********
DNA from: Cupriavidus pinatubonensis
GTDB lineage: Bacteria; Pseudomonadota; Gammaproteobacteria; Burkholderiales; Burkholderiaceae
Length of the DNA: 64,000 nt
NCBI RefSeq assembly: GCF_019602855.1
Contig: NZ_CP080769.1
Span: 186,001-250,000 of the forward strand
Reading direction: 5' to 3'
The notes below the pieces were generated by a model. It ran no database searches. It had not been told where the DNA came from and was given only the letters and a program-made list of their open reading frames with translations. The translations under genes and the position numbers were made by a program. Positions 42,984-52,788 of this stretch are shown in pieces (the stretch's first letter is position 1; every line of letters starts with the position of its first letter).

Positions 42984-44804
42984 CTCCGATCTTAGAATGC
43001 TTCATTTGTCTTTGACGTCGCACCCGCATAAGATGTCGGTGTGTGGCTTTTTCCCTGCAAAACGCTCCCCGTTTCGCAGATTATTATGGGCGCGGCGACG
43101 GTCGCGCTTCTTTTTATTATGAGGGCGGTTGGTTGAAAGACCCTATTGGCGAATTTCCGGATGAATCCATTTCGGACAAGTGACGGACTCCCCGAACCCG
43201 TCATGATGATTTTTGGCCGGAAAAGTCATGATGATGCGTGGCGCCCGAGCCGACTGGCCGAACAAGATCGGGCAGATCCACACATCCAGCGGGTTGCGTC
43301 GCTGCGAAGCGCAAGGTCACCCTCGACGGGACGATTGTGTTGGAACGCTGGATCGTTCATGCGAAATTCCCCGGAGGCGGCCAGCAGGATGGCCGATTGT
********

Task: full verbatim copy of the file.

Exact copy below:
DNA from: Cupriavidus pinatubonensis
GTDB lineage: Bacteria; Pseudomonadota; Gammaproteobacteria; Burkholderiales; Burkholderiaceae
Length of the DNA: 64,000 nt
NCBI RefSeq assembly: GCF_019602855.1
Contig: NZ_CP080769.1
Span: 186,001-250,000 of the forward strand
Reading direction: 5' to 3'
The notes below the pieces were generated by a model. It ran no database searches. It had not been told where the DNA came from and was given only the letters and a program-made list of their open reading frames with translations. The translations under genes and the position numbers were made by a program. Positions 42,984-52,788 of this stretch are shown in pieces (the stretch's first letter is position 1; every line of letters starts with the position of its first letter).

Positions 42984-44804
42984 CTCCGATCTTAGAATGC
43001 TTCATTTGTCTTTGACGTCGCACCCGCATAAGATGTCGGTGTGTGGCTTTTTCCCTGCAAAACGCTCCCCGTTTCGCAGATTATTATGGGCGCGGCGACG
43101 GTCGCGCTTCTTTTTATTATGAGGGCGGTTGGTTGAAAGACCCTATTGGCGAATTTCCGGATGAATCCATTTCGGACAAGTGACGGACTCCCCGAACCCG
43201 TCATGATGATTTTTGGCCGGAAAAGTCATGATGATGCGTGGCGCCCGAGCCGACTGGCCGAACAAGATCGGGCAGATCCACACATCCAGCGGGTTGCGTC
43301 GCTGCGAAGCGCAAGGTCACCCTCGACGGGACGATTGTGTTGGAACGCTGGATCGTTCATGCGAAATTCCCCGGAGGCGGCCAGCAGGATGGCCGATTGT